“But even if sanctions were to be imposed, Rosatom’s operations would be largely unaffected,” he states. “Internally, its supply chain, which … runs from uranium mining to power plant construction and operation, depends very little on the outside. As a direct descendant of the Soviet nuclear programme, it was designed from the beginning to be self-contained, with a minimum of reliance on imported designs and components. That remains the case today. Indeed, as Russia’s leading high-tech company, Rosatom is increasingly being given the mission of filling sanctions-related gaps in other Russian industries.”

Gustafson indicates that. Apart from sanctions Russia could face two other challenges – technological progress and possible competition from China. He notes that Western countries, to deal with the high costs and long approval times of large traditional power plants are encouraging the development of small modular reactors (SMR) which “could be one of the keys to tomorrow’s nuclear renaissance, especially in developing countries, Russia’s main market”.

However, he notes that “Russia would be well positioned” as “the only country in the world to operate nuclear-powered icebreakers and floating NPPs, both of which are powered by small reactors”. Russian experience in designing and building small reactors “goes back decades to the Soviet era, and there have been multiple generations of successively improved designs”. Rosatom is working on deploying them not only on nuclear icebreakers and floating platforms, but also on land. “A small NPP is already planned in Yakutia, in Russia’s Far East, and Rosatom has also signed an agreement with Kyrgyzstan to explore the deployment of small reactors there,” he says.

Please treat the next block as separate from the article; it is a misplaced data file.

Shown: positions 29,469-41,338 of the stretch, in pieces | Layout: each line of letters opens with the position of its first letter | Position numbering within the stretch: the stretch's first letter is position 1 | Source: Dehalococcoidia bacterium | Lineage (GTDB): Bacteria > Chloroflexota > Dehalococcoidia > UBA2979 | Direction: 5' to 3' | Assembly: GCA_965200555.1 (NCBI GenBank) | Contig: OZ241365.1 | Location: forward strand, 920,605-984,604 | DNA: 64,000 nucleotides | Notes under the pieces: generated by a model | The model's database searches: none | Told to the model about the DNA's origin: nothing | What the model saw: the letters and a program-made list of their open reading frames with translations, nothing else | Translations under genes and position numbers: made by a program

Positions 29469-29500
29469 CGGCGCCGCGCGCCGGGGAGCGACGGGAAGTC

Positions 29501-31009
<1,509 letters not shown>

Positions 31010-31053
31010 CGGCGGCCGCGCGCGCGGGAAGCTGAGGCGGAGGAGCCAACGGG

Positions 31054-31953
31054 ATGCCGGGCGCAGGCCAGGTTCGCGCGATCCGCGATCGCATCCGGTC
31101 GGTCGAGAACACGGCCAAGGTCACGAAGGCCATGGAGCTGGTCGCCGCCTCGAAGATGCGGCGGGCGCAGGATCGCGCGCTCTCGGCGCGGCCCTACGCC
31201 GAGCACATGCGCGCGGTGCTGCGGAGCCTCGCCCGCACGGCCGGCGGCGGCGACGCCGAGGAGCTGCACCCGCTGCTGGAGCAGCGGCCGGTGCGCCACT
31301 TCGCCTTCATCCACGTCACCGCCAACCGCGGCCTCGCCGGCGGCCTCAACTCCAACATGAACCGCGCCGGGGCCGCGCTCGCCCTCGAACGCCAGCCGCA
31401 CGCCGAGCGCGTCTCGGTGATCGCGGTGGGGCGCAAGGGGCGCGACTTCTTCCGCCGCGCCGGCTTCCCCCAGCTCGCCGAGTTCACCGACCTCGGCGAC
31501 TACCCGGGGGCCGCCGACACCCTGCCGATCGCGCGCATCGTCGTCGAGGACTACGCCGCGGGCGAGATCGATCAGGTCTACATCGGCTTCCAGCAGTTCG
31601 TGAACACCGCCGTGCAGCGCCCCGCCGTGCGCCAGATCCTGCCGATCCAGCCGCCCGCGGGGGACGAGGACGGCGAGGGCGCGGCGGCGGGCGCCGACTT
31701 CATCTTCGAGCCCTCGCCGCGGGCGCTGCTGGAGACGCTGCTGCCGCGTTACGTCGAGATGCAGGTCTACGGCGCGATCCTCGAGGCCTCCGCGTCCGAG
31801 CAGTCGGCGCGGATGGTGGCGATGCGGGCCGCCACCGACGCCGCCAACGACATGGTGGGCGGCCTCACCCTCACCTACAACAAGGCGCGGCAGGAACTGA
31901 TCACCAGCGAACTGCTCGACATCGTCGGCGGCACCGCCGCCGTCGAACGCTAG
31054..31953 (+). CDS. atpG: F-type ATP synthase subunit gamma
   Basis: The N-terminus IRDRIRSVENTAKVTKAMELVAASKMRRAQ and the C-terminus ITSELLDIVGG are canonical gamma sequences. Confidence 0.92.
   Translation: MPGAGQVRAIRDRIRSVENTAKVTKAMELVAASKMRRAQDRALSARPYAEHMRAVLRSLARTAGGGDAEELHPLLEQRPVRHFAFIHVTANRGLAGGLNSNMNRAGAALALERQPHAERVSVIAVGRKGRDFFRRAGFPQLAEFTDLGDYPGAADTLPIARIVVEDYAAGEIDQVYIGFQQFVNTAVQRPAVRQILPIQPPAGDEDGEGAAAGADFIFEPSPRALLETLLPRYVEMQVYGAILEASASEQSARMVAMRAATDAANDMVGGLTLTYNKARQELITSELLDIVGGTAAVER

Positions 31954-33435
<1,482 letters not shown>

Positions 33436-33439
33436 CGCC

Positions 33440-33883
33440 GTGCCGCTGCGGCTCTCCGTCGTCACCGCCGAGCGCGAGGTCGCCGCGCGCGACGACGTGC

In contrast, “Western countries lag far behind in SMR development and deployment. The first SMRs will continue to be based on conventional light-water technology, but they are still far from deployment. For example, US-based NuScale just submitted to the NRC the Standard Design Approval application for its VOYGR SMR …. But the first units will be ready only by around 2030, according to company estimates, even assuming the absence of delays in regulatory approval and construction.”

The more proximate threat to Rosatom’s leading position is Beijing, he suggests. China has a vigorous nuclear programme, which is entirely independent of Russia. China ranks first in the world in the number of units under construction, and it is moving quickly toward next-generation designs. China’s first Gen IV reactor just reached full power last month. It uses a modular design, with each module having 100 MWe of output.” He adds that “neither Russia nor any Western country has anything similar at a comparably advanced stage of deployment”.

[NEI: He is referring to China’s HTR-PM high temperature gas cooled reactor. However, while China is certainly developing its own nuclear technology, Russia has played and continues to play, a key role in the development of its nuclear industry. China’s 600MWe fast neutron reactor is being developed with Russian assistance after Russia previously helped to build, and provides fuel for, its prototype Chinese Experimental Fast Reactor. Russia also helped to build China’s uranium enrichment plant at Hanzhun/Hanzhong, and has provided its VVER technology for units 1-4 at the Tianwan NPP as well as for units 7&8 under construction and units 3&4 under construction at the Xudabao NPP.]

Gustafson concludes: “Despite these risks, Rosatom and the Russian civilian nuclear industry look likely to retain their leading role for at least another decade. The challenges ahead are real, but they will come more from technological changes and rising competition from China, than from sanctions.”

Date: Thursday, 19 January 2023